The incredible invisible bed crisis
Tuesday, 24 January 2017
Much has been written about the “winter bed crisis”, not least on this site – the 23 hospitals that have declared a “black alert”, patients left to die on trolleys in corridors, and Theresa May hurling a dead cat on the table by randomly attributing the whole crisis to the lack of GPs offering to look at your bunion on a weekend. (I may be paraphrasing a little, but not by much.)
As our Prime Minister enjoys a brief moment of respite, thanks to the world’s media looking across the Atlantic at the bizarre reality TV show that is the Trump presidency, perhaps now is a good moment to remember the other bed crisis. The one no-one talks about, the ‘Invisible One’, the one which, admittedly, doesn’t actually involve any beds as such…
Here’s the problem. When a hospital is full, it’s full. They can open “overflow beds”, they can cancel operations, but there is, nonetheless, a really clear physical problem; one which makes for great headlines, and which is largely inescapable for managers and politicians alike. But, for GPs, social workers, district nurses and all the rest of us who care for those who aren’t necessarily bound to a bed owned by the NHS, there is no such equivalent.
If, as a GP, I declare that we have no more appointments, I am seen as failing my patients. There is no inherent recognition that, like beds, my time and attention, may be finite. We are expected to provide. Indeed, thanks to Mrs May’s desperate manoeuvring, and some well-established existing rhetoric from Mr Hunt, we are somehow expected to provide more.
Part of the reason for this is that we haven’t yet identified a way of communicating our busyness to the outside world. Yes, there are intermittent headlines stating that GPs feel under greater pressure than ever before, but without something tangible nobody really cares. The whole crisis is filed under “whinging GPs”, someone mutters darkly about our salaries or makes a joke about golf, and they move on.
So, let’s start. First of all, we need to agree a level of activity that’s not compatible with being able to do our jobs safely. Now, this isn’t an easy thing to do, not least because traditionally records of general practice activity are negligible if not non-existent. There’s been very little measurement of what, exactly, we do, and as a result it’s all too easy for other people to suggest that it’s not enough.
Still, some work’s been done. A quick Google search tells me that The King’s Fund reckons we’re doing 4.9 consultations per patient per year, whilst The Lancet had it pegged at 5.16. Now, to me it already feels like we’re over-doing things (that latter Lancet study suggests activity has increased by 10.5% from 2008 until 2014) and I’m a fan of round numbers, so for the sake of this debate I’m going to say we call “black alert” at 5.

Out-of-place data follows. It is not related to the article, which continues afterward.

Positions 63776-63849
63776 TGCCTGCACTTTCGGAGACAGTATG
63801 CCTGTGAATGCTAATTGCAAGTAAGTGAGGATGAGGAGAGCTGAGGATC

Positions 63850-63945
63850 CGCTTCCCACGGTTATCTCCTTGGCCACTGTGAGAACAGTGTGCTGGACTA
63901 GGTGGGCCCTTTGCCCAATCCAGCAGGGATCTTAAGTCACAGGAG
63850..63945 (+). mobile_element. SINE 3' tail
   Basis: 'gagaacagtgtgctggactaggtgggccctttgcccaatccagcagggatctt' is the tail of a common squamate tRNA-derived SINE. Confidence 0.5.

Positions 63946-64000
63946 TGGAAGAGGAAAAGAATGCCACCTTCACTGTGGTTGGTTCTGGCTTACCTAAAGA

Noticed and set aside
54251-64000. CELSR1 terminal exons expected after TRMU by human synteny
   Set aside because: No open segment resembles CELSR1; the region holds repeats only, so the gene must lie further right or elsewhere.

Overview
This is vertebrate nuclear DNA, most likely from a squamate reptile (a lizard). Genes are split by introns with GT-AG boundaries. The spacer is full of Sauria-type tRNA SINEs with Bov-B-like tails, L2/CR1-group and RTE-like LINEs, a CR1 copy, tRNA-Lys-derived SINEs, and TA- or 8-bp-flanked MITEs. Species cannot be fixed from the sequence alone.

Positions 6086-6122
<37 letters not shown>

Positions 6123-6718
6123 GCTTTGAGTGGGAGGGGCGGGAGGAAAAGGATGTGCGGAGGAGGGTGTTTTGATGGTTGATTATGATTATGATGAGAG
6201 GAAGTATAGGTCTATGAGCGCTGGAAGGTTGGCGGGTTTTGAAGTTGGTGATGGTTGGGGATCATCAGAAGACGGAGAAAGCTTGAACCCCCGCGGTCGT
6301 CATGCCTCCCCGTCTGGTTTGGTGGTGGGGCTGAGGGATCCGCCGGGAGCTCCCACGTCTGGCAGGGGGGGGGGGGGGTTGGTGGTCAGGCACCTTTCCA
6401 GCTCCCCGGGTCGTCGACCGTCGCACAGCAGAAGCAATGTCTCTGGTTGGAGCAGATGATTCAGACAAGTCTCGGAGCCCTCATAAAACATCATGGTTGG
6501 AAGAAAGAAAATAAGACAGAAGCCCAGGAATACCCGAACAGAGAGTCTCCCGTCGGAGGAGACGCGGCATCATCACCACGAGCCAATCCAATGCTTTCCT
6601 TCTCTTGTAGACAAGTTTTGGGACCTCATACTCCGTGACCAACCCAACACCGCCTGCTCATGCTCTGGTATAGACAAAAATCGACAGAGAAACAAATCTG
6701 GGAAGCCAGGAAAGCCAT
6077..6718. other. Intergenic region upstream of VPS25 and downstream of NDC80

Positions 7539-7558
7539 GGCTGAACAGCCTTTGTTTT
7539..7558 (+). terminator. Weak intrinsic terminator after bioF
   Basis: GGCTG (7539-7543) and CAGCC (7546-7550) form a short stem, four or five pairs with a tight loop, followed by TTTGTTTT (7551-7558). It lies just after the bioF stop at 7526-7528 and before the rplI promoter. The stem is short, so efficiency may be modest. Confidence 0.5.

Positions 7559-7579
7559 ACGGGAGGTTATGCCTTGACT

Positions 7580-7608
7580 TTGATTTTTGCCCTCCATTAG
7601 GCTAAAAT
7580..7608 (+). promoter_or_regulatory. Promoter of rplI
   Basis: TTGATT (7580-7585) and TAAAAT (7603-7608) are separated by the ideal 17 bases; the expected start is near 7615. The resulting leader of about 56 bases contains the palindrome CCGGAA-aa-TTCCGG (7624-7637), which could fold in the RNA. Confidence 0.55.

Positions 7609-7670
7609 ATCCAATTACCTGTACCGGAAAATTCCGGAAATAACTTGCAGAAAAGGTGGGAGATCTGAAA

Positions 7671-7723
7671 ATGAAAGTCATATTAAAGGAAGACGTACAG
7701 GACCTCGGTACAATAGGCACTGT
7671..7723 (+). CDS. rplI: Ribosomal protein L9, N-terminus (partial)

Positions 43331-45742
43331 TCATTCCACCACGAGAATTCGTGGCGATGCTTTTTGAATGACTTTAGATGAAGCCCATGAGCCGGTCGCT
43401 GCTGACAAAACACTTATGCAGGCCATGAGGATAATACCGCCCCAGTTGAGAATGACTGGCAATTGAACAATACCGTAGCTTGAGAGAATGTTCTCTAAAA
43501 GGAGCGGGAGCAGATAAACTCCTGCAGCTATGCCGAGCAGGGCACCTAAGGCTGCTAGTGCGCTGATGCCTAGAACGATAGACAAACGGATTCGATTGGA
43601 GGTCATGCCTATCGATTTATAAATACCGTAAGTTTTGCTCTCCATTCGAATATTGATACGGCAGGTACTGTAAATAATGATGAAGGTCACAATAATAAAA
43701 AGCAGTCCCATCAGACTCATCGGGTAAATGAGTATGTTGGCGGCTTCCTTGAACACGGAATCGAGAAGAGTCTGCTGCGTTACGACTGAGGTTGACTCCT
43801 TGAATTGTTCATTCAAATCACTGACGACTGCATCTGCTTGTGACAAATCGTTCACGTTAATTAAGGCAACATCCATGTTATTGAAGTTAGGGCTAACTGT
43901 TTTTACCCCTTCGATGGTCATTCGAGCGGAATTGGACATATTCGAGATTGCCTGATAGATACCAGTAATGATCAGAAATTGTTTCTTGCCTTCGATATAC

Next, we work out the number of appointments we need to make available to stay within that target. That’s our “bed count”. The minute there’s a single patient wanting an appointment beyond it, we’re on “alert”. We let the local radio stations know we’re “full”. We send letters to our local hospitals telling them that we’re aware how busy they are, but we’d be very grateful if they could avoid sending anyone home unless they’re absolutely certain that it’s safe and appropriate to do so. We notify CCGs that the local primary care system is not viable without urgent additional funding and support.
I’m old fashioned. I don’t believe that we should stop seeing our patients. I don’t think we should stop doing visits, or start refusing to do basic services. We do, however, need to communicate loudly and more urgently not just how much we actually do, but also when it is no longer possible to do it. We need to find a way to frame the message, and our language, to make it clear that no part of the system is currently sustainable, including general practice.
I’m just a single random doctor scribbling a blog in the hope that a few people out there read it. We need a clear drive from GP leaders to quantify and express the sheer workload and, let’s be frank, suffering, that is taking place. It needs to be every bit as clear to the public that there are very real, very tangible risks resulting from over-stretching GP services, as the risk from people waiting on trolleys.
The failure by general practice to express the severity of pressures upon our own service is not just the weak link in demonstrating how the entire NHS is failing, it has also, ironically, allowed us to be portrayed as the cause.
There will be another “bed crisis”, and I fear we won’t have to wait until next winter to see it. Let’s make sure that next time primary care is the first to give the warnings, rather than the first to carry the blame. Let’s ensure our metaphorical beds are as visible as those in the hospital.